- The Small Business Administration will release roughly $83 million in unallocated Restaurant Revitalization Fund money as part of a plan developed by the SBA and Department of Justice, according to an SBA statement published Wednesday.
- The funds will be disbursed to 169 operators who applied for RRF grants in 2021, according to an emailed statement from the National Restaurant Association. The SBA said it has already informed recipients, and selected grantees in the order their applications were received, according to the NRA.
- Recipients will receive a notification from the SBA on Wednesday, and the administration will begin disbursing grants next week, according to the NRA. Recipients must spend the money before March 2023.
This $83 million disbursement total is significantly smaller than the SBA’s initial estimates of $180 million in unallocated funds. The total is equivalent to about two-tenths of 1% of the $40 billion a failed legislative push would have injected into the RRF. The 169 operators receiving funding are about one-tenth of 1% of restaurants whose applications were rejected.
The funds will be welcome relief for operators eligible to receive them, the NRA said in a statement, but the association also emphasized the number of restaurant applicants who received no grants.
“Today’s announcement is great news for those 169 operators fortunate enough to receive an RRF grant, but hundreds of thousands more are struggling with uncertainty,” NRA Executive Vice President of Public Affairs Sean Kennedy said in a statement.
The release of these funds, announced the night before Thanksgiving, marks the quiet end of a political struggle between restaurants, policymakers and the SBA. The disbursement process saw the SBA allocate $28.6 billion to restaurants in just three weeks in May 2021 before running out of cash. Some restaurants had their grants rescinded due to litigation over how recipients were being prioritized.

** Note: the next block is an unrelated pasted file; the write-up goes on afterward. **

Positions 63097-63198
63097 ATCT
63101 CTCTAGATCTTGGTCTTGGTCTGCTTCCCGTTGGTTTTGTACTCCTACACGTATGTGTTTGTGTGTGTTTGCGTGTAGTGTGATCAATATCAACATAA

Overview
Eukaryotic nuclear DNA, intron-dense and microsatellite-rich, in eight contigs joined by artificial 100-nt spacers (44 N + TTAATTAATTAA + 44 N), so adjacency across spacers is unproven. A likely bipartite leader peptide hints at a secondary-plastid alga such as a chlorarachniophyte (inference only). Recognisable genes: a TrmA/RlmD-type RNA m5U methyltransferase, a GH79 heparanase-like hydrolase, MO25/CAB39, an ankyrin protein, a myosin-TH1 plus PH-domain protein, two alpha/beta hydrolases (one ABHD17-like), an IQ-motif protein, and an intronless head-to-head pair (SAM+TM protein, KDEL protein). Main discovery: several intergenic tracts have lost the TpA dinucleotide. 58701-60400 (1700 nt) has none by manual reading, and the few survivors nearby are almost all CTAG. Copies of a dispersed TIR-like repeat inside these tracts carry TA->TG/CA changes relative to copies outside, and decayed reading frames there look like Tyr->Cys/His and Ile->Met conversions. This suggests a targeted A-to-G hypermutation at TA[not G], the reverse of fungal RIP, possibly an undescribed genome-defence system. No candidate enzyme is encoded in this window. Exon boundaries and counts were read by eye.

When the GAO reported in July 2022 that the fund still had about $180 million in unallocated money, the NRA called for the prompt disbursement of remaining cash. About 177,000 restaurants applied for and did not receive RRF funds, the NRA said.
Even though majorities in both houses of Congress supported RRF refills of at least $40 billion, the need for 60 Senate votes to pass such legislation killed the possibility of replenishing the fund in May.
“The SBA's action represents the final chapter of our nearly three-year effort to secure dedicated federal pandemic relief dollars for local restaurants,” Kennedy said.
While restaurant sales have recovered from the pandemic-related disruption of 2020, restaurants’ financial challenges remain steep. High inflation is beginning to bite consumer spending, and the Federal Reserve’s decision to increase interest rates is driving up the cost of up the cost of borrowing.